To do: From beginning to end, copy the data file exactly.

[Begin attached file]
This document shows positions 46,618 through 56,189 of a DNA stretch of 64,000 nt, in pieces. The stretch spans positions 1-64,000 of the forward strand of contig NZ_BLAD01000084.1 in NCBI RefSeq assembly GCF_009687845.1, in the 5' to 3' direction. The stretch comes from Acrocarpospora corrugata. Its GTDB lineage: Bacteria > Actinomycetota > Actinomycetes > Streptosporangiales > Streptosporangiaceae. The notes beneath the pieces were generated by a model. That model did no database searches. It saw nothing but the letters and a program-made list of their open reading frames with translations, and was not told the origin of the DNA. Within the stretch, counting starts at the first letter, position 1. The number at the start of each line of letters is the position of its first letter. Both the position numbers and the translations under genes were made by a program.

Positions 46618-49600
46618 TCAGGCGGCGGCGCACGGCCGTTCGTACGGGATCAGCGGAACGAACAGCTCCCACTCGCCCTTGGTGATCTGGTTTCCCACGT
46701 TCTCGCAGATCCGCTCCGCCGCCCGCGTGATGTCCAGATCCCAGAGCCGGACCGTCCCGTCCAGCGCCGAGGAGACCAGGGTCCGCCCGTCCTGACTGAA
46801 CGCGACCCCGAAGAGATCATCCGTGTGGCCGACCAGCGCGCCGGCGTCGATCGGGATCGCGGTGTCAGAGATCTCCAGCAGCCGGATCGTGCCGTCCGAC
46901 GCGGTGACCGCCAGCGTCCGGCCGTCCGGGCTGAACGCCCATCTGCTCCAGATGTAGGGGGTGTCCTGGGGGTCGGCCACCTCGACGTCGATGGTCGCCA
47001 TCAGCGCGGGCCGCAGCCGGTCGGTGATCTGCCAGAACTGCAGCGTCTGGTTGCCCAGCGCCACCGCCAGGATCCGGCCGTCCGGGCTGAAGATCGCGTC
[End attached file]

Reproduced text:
This document shows positions 46,618 through 56,189 of a DNA stretch of 64,000 nt, in pieces. The stretch spans positions 1-64,000 of the forward strand of contig NZ_BLAD01000084.1 in NCBI RefSeq assembly GCF_009687845.1, in the 5' to 3' direction. The stretch comes from Acrocarpospora corrugata. Its GTDB lineage: Bacteria > Actinomycetota > Actinomycetes > Streptosporangiales > Streptosporangiaceae. The notes beneath the pieces were generated by a model. That model did no database searches. It saw nothing but the letters and a program-made list of their open reading frames with translations, and was not told the origin of the DNA. Within the stretch, counting starts at the first letter, position 1. The number at the start of each line of letters is the position of its first letter. Both the position numbers and the translations under genes were made by a program.

Positions 46618-49600
46618 TCAGGCGGCGGCGCACGGCCGTTCGTACGGGATCAGCGGAACGAACAGCTCCCACTCGCCCTTGGTGATCTGGTTTCCCACGT
46701 TCTCGCAGATCCGCTCCGCCGCCCGCGTGATGTCCAGATCCCAGAGCCGGACCGTCCCGTCCAGCGCCGAGGAGACCAGGGTCCGCCCGTCCTGACTGAA
46801 CGCGACCCCGAAGAGATCATCCGTGTGGCCGACCAGCGCGCCGGCGTCGATCGGGATCGCGGTGTCAGAGATCTCCAGCAGCCGGATCGTGCCGTCCGAC
46901 GCGGTGACCGCCAGCGTCCGGCCGTCCGGGCTGAACGCCCATCTGCTCCAGATGTAGGGGGTGTCCTGGGGGTCGGCCACCTCGACGTCGATGGTCGCCA
47001 TCAGCGCGGGCCGCAGCCGGTCGGTGATCTGCCAGAACTGCAGCGTCTGGTTGCCCAGCGCCACCGCCAGGATCCGGCCGTCCGGGCTGAAGATCGCGTC